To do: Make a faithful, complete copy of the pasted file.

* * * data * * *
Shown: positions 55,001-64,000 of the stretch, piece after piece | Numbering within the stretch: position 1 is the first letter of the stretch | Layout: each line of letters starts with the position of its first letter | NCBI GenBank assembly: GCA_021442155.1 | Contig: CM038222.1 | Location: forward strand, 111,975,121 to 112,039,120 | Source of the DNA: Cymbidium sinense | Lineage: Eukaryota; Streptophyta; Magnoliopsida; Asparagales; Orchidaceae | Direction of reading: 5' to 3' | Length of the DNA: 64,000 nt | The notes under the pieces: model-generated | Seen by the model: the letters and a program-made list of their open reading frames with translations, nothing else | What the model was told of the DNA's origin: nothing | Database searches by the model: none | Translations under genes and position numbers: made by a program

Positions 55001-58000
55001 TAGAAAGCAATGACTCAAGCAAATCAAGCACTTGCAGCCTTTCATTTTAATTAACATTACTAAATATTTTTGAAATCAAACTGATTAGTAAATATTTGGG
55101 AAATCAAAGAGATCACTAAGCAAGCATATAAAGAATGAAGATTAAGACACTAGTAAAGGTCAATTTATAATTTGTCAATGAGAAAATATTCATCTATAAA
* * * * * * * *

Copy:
Shown: positions 55,001-64,000 of the stretch, piece after piece | Numbering within the stretch: position 1 is the first letter of the stretch | Layout: each line of letters starts with the position of its first letter | NCBI GenBank assembly: GCA_021442155.1 | Contig: CM038222.1 | Location: forward strand, 111,975,121 to 112,039,120 | Source of the DNA: Cymbidium sinense | Lineage: Eukaryota; Streptophyta; Magnoliopsida; Asparagales; Orchidaceae | Direction of reading: 5' to 3' | Length of the DNA: 64,000 nt | The notes under the pieces: model-generated | Seen by the model: the letters and a program-made list of their open reading frames with translations, nothing else | What the model was told of the DNA's origin: nothing | Database searches by the model: none | Translations under genes and position numbers: made by a program

Positions 55001-58000
55001 TAGAAAGCAATGACTCAAGCAAATCAAGCACTTGCAGCCTTTCATTTTAATTAACATTACTAAATATTTTTGAAATCAAACTGATTAGTAAATATTTGGG
55101 AAATCAAAGAGATCACTAAGCAAGCATATAAAGAATGAAGATTAAGACACTAGTAAAGGTCAATTTATAATTTGTCAATGAGAAAATATTCATCTATAAA